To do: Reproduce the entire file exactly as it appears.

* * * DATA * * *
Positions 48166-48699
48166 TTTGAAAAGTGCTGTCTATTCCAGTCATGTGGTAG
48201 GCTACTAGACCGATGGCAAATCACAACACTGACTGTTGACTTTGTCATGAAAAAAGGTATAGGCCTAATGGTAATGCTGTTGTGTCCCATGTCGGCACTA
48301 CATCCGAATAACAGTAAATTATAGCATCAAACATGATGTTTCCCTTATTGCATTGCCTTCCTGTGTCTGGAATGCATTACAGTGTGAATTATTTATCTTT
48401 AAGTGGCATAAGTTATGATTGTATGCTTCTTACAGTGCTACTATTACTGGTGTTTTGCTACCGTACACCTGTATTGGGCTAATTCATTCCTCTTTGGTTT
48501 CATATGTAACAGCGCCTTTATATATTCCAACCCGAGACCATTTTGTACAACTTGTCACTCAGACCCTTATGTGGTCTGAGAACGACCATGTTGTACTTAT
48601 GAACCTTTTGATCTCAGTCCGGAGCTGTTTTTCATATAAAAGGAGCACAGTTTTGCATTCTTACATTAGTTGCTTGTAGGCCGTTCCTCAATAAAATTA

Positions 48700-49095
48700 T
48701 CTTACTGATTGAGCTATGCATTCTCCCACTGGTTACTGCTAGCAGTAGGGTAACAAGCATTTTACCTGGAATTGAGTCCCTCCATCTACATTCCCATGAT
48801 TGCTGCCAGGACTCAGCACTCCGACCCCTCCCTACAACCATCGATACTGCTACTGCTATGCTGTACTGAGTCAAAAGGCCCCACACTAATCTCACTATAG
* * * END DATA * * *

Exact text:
Positions 48166-48699
48166 TTTGAAAAGTGCTGTCTATTCCAGTCATGTGGTAG
48201 GCTACTAGACCGATGGCAAATCACAACACTGACTGTTGACTTTGTCATGAAAAAAGGTATAGGCCTAATGGTAATGCTGTTGTGTCCCATGTCGGCACTA
48301 CATCCGAATAACAGTAAATTATAGCATCAAACATGATGTTTCCCTTATTGCATTGCCTTCCTGTGTCTGGAATGCATTACAGTGTGAATTATTTATCTTT
48401 AAGTGGCATAAGTTATGATTGTATGCTTCTTACAGTGCTACTATTACTGGTGTTTTGCTACCGTACACCTGTATTGGGCTAATTCATTCCTCTTTGGTTT
48501 CATATGTAACAGCGCCTTTATATATTCCAACCCGAGACCATTTTGTACAACTTGTCACTCAGACCCTTATGTGGTCTGAGAACGACCATGTTGTACTTAT
48601 GAACCTTTTGATCTCAGTCCGGAGCTGTTTTTCATATAAAAGGAGCACAGTTTTGCATTCTTACATTAGTTGCTTGTAGGCCGTTCCTCAATAAAATTA

Positions 48700-49095
48700 T
48701 CTTACTGATTGAGCTATGCATTCTCCCACTGGTTACTGCTAGCAGTAGGGTAACAAGCATTTTACCTGGAATTGAGTCCCTCCATCTACATTCCCATGAT
48801 TGCTGCCAGGACTCAGCACTCCGACCCCTCCCTACAACCATCGATACTGCTACTGCTATGCTGTACTGAGTCAAAAGGCCCCACACTAATCTCACTATAG